I’m rooting for Bernie

I’ve been meaning to write about Bernie Sanders for a few weeks now. I’ve been tracking him for about 6 months as he’s emerged as a credible challenger to Hillary Clinton as the Democrat’s pick . He’s the sort of character I’m sympathetic too, but wary of in a political context.

At first I thought of him as a kind of American Jeremy Corbyn, who  was recently elected the leader of the English Labor party. They have very different styles, but both idealistic. Ideals are great, but irrelevant if there’s never the opportunity to apply them. I suspect that will be the fate of Corbyn, who from afar (and seemingly from up close) seems crippled by  an ideology that is arcane and out of step, though mostly well intended.

Corbyn seems a purist, the sort of man who will never compromise, and so will never get up. Sanders is a warmer, earthier character. He’s a believer, but without the dour intractability of a Corbyn. He’s a left wing egalitarian with a homespun manner. He may get up. In any case, I hope he does.

Whatever I hoped to write about Sanders had been fermenting in my head when last night I sat down and watched a movie. Dalton Trumbo is a small hero of mine. He’s a guy most people won’t ever have heard of, but he has a great claim to fame, which is what the movie in his name explored. He stood up and opposed the House Un-American Activities Committee – McCarthy and his evil cronies.

I remember it must be 15-20 years ago I flicked the TV onto the ABC on a Sunday and caught a documentary on Trumbo. I sat and watched, fascinated by the story and taken by the witty, slightly eccentric, and very plucky Trumbo. He was a very great screenwriter, who also happened to join the American Communist party in the middle of WW2. At that time the brave Russian communists were allies to America. After the war they became enemies, as did anyone who supported them.

In so many ways it seems utterly ridiculous. Across America the odd American citizen exercised their right to become affiliated with a political movement. While I’m not sympathetic to communism, I’m all for political freedom. This is what these individuals did. In the hysterical aftermath of the war and through the cold war they were demonised as traitors to America. It was claimed they were working directly for the Russians, reporting to them, seeking to undermine and betray the American way of life. These were normal, average people for the most part, but now they were wrapped in conspiracy. Like most conspiracies it seems faintly ridiculous from this distance – and yet it was a serious business back in the day.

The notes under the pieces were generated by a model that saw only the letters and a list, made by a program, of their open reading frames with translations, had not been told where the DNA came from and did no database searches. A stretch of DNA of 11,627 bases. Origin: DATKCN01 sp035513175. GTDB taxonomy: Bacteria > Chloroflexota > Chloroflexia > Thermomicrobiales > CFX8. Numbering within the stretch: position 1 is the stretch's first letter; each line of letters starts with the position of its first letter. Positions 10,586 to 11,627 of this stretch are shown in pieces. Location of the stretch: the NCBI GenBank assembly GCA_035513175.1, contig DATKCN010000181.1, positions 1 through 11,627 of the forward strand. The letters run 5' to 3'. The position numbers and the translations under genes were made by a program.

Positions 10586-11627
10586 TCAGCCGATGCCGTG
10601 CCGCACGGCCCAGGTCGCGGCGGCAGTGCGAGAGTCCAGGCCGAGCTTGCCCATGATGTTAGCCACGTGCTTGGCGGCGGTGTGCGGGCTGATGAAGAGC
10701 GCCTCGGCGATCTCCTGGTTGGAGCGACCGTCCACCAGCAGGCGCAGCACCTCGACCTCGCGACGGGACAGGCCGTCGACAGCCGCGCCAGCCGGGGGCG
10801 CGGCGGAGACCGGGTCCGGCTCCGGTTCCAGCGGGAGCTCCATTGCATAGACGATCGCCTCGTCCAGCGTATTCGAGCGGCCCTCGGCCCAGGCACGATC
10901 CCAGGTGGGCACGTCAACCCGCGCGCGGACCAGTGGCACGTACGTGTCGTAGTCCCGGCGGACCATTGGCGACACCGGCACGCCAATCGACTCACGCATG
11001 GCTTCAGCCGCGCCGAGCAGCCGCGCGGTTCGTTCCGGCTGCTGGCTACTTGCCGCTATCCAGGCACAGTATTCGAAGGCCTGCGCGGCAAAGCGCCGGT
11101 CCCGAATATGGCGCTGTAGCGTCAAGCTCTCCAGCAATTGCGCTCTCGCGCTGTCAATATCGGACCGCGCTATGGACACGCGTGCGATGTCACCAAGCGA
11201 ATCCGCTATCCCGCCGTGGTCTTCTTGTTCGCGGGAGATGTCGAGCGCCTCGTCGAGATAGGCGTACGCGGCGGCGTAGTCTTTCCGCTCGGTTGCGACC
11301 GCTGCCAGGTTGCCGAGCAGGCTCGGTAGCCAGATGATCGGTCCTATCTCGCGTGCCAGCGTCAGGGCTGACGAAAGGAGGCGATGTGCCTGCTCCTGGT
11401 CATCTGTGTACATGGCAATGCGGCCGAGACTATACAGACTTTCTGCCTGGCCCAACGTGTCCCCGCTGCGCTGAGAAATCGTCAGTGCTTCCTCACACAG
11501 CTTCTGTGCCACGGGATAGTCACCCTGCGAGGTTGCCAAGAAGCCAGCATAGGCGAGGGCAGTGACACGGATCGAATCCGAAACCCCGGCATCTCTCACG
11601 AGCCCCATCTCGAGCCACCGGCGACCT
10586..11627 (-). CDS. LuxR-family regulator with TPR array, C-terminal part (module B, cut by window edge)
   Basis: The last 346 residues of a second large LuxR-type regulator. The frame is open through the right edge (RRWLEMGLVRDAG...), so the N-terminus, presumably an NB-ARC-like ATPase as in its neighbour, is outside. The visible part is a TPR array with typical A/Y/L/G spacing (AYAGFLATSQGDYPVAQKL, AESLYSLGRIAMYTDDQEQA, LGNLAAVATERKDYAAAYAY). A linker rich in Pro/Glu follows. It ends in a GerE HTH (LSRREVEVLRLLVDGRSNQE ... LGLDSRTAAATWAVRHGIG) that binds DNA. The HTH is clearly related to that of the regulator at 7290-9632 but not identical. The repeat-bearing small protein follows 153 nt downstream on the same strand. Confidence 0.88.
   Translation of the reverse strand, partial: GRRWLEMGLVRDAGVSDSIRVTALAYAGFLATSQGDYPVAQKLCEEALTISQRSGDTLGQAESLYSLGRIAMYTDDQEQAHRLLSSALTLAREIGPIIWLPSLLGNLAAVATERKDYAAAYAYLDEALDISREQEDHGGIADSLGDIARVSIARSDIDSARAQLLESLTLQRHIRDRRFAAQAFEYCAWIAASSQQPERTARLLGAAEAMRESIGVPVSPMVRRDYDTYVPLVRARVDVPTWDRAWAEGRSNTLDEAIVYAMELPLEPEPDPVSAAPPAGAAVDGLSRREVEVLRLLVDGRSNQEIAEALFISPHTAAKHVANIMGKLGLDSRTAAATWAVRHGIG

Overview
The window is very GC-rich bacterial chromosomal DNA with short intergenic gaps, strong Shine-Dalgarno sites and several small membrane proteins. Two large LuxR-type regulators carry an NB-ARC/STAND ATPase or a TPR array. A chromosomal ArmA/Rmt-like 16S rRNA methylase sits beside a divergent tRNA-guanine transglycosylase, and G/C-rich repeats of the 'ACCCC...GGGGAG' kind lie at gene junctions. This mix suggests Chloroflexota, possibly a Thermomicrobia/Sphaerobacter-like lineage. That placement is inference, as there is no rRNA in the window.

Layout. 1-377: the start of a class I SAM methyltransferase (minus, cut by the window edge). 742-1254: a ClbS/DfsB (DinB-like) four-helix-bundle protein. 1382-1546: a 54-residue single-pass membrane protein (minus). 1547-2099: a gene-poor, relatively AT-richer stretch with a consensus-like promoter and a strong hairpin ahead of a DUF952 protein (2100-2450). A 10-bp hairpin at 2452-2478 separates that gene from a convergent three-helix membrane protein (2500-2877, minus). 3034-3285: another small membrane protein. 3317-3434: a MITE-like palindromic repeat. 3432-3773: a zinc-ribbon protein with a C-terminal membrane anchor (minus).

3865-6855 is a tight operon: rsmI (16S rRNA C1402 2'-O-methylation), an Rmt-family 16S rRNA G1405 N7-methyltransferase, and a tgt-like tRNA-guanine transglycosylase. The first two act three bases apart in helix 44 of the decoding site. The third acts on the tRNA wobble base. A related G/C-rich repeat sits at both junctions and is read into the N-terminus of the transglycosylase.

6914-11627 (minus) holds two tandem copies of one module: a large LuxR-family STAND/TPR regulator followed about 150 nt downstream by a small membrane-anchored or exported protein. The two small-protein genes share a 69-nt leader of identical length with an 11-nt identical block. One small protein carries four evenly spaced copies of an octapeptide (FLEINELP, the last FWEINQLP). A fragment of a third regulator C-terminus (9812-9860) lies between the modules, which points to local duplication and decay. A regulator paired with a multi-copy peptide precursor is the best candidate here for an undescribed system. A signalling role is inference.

It’s common to look back at such moments and shake your head at the naivety of it. Couldn’t happen now, you think, but then you look around, and see that it does happen now, just in different ways, with different people picked on these days. Political opportunism never dates, only the excuse for it.

Dalton Trumbo went to prison for his alleged beliefs, as did many of his colleagues. He was blacklisted, his contract torn up, and was unable to find work under his own name. He survived by writing under assumed names, and won two Oscars for his work – though he couldn’t claim them. I suspect this is the most shameful period of American history, but he defied it, and ultimately survived it. Finally the political wheel turned and he returned to the industry to write and become a respected, even legendary member of the screenwriting industry.

Bernie Sanders is famous for proclaiming that he wants to represent the 99% who don’t get a voice. Yesterday I watched a new ad of his which supported the notion that we are all one people, regardless of colour or creed or sexual persuasion. He stands in stark contrast to Trump on the other side, and indeed most of the Republican candidates. In many ways he stands alone on the Democratic side of politics – the anti-establishment, unconventional candidate who threatens to spoil Hillary Clinton’s party.

I thought of Sanders last night as I watched the Trumbo movie because the principals portrayed in the movie are so alike to the principals that Bernie Sanders espouses every day. It’s the true liberal perspective which has been lost and watered down over the years. I look at Bernie Sanders and wish we had one here to shake things up, and hope that the ALP are watching – because Sanders rising popularity tells a great tale. The people are clamouring for a voice they can believe in, and a vision that includes them in it.

I admire Sanders, and find little to disagree with. If I was an American voter I might be moderately wary of what he doesn’t tell me, but ultimately I think he would get my vote – because the world needs a Sanders.

More likely than not Clinton will beat him to the nomination, but nothing will surprise now. Hillary Clinton is much better than anything on the Republican side (who are all horrid), but I’m still not sold on her. Like a lot of people I’ve never found myself trusting her completely. She’s very capable and has a powerful intellect, but she seems infected by overweening ambition, and I don’t know where that will lead. Every chance will find out – but till then, I’m rooting for Bernie.


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